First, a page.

Lack of awareness in aged men reagarding prostate cancer treatment options

Prostate cancer remains one of the most commonly diagnosed cancers in the United States. In fact, one in six men will develop prostate cancer. It is also the second-leading cause of cancer death in the United States. But a recent survey suggests that many men at risk for the cancer still aren't aware of all available treatment options.

The survey, conducted late last year, reveals that nearly 50% of men aged 40 and older are not aware of the most common approach to surgery for prostate cancer -- robotic-assisted surgery to remove the prostate.

"I had to do my own research and then self-admit myself to the [hospital]," says surgery patient Tim Propheter. " ... Most people are just told ... 'Sorry, you have to have surgery, and we'll set you up for such and such day,' and they don't know any better until they run into someone like me," he says.

This lack of information persists despite the fact that prostate cancer treatment has changed dramatically in the last decade. For example, surgery -- which remains the gold standard treatment for localized prostate cancer -- has become much less invasive. According to the American Urologic Association, the major benefit of prostatectomy, or prostate removal, is a potential "cancer cure" in patients with localized or early stage cancer.

Research suggests that patients are not only seeking information on treatment options, but those who research their options are more than three times as likely to receive newer treatments than patients who don't seek information.

Meanwhile, men today are now being screened for prostate cancer at younger and younger ages. For these men, functional results -- continence and potency -- have increasingly serious relevancy. As middle-aged men with a full life ahead of them, they face difficult choices between treatments that could save their lives but seriously impact their quality of life. These difficult decisions can overwhelm patients who may not know much about prostate cancer at the time of their diagnosis.

"If I have any regrets looking back, one would be my prior level of ignorance about prostate cancer," says prostate surgery patient and writer Raymond Jones, referring to his diagnosis. "Nonetheless, my diagnosis was one of the better ones available in the world of cancer. I feel lucky to have had such an outstanding level of care," Jones concludes.

The survey also revealed that most men (39%) are likely to go to their primary care physician first for information on treatment. Yet, nearly 34% of men indicated that they are only likely to begin their research after they have symptoms. At this point, it may be too late to receive a potential cure offered by surgery: In cases of prostate cancer, symptoms usually occur when cancer has progressed to an advanced stage.

The good news about prostate cancer is that today, men who are diagnosed early can beat prostate cancer. And, effective treatment options like minimally invasive da Vinci Surgery can offer potential benefits like effective cancer control, improved and early return of sexual function and urinary continence, and a fast recovery.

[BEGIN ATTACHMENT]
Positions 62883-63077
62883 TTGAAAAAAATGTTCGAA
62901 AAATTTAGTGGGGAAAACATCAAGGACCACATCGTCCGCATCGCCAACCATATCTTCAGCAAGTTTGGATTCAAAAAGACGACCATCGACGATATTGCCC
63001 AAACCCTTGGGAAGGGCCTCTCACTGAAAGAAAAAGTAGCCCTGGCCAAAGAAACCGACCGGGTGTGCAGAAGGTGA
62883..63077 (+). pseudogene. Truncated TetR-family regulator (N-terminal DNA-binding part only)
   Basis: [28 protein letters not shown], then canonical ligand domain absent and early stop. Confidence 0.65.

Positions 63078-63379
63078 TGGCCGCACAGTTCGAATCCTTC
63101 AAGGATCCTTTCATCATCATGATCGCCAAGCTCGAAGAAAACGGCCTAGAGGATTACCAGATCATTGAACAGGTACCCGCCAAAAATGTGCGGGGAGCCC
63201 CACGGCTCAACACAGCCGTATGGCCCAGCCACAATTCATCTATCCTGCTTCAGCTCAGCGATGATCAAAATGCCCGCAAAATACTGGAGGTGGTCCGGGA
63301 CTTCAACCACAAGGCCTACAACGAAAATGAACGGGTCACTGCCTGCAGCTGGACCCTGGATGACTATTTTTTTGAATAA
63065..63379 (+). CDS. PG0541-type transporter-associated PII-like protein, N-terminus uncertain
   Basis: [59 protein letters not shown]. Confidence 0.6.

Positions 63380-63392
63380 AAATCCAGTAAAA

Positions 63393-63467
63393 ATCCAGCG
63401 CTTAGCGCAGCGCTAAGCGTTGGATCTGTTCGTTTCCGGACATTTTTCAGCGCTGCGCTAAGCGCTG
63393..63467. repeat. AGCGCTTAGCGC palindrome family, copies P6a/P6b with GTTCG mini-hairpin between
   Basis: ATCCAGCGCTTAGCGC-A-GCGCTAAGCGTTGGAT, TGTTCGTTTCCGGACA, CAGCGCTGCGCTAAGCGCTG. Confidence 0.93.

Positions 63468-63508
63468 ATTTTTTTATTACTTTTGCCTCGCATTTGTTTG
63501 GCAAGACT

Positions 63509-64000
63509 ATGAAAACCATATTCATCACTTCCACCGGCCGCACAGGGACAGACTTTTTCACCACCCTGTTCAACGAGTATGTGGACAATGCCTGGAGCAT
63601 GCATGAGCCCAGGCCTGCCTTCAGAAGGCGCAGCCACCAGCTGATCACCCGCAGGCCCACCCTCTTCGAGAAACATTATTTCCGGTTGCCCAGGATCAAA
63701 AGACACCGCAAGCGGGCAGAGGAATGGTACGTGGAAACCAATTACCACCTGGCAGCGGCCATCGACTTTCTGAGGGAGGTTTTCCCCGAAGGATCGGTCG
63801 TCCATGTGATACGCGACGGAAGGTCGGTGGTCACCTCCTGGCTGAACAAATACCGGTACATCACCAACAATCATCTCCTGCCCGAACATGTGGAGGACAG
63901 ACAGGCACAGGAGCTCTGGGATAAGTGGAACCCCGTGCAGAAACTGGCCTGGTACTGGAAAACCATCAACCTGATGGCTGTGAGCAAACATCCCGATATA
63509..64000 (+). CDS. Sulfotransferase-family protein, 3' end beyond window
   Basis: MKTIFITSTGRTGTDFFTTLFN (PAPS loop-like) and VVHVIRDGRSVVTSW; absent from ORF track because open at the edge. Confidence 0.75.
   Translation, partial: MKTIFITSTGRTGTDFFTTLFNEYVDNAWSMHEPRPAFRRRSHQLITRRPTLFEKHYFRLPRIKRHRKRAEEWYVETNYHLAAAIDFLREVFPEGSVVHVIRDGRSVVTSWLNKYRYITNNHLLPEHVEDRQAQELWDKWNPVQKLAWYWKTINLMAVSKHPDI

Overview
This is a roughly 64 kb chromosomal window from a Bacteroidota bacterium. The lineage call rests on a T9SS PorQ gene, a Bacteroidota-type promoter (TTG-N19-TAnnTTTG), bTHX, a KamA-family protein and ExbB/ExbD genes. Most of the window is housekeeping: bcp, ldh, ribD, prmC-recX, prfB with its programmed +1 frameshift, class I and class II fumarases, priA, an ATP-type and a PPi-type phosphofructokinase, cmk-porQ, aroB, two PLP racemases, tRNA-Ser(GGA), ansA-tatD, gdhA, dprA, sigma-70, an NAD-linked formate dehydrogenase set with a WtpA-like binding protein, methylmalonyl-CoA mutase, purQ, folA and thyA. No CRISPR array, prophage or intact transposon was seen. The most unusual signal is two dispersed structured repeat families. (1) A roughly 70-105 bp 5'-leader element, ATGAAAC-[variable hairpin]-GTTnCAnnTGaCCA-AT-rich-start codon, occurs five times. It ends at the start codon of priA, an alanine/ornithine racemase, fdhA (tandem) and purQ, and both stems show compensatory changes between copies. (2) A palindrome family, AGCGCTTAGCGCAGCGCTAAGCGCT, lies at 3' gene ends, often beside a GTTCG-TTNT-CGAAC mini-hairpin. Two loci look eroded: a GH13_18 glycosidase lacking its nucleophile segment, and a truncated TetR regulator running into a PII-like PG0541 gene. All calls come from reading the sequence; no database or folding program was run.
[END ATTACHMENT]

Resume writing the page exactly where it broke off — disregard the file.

"I expected to experience a time where I would be completely incapacitated, followed by a prolonged period of healing, but that was never the case," says surgery patient Sheldon Hough. "If I had one message for men, it would be that there is significant hope. Don't postpone getting regular prostate screenings. And if you are faced with a prostate cancer diagnosis, know your options and seek out the best possible care."

The Awareness Initiative

The survey results underline the fact that awareness of prostate cancer and available treatment options remains low -- even among at-risk men who could benefit from this critical information. This remains the case even at a time when prostate cancer treatment has been identified by the Obama administration as one of the top 10 priorities for comparative effectiveness research -- one of the first steps towards national healthcare reform.

To leverage this spotlight and to highlight the importance of National Prostate Cancer Awareness Month in September, Intuitive((R)) Surgical is launching the da Vinci((R)) Surgery Awareness Initiative.((TM)) The Awareness Initiative is supporting the Lance Armstrong Foundation in a national campaign reaching millions of people with the goal of educating the public about prostate cancer and raising funds to cure cancer.

The objective of the Awareness Initiative is to inform the community about prostate cancer: How it is detected, what causes the disease and how it is commonly treated. Hundreds of hospitals nationwide are participating in the Awareness Initiative through various locally sponsored events designed to increase awareness and featuring varied activities including cancer screening, guest speakers, health fairs, family and sports events.



The opinions expressed here are the views of the writer and do not necessarily reflect the views and opinions of News Medical.
Post a new comment

While we only use edited and approved content for Azthena answers, it may on occasions provide incorrect responses. Please confirm any data provided with the related suppliers or authors. We do not provide medical advice, if you search for medical information you must always consult a medical professional before acting on any information provided.

Your questions, but not your email details will be shared with OpenAI and retained for 30 days in accordance with their privacy principles.

Please do not ask questions that use sensitive or confidential information.

Read the full Terms & Conditions.

You might also like...
Active commuters less likely to suffer from heart disease and cancer, new research shows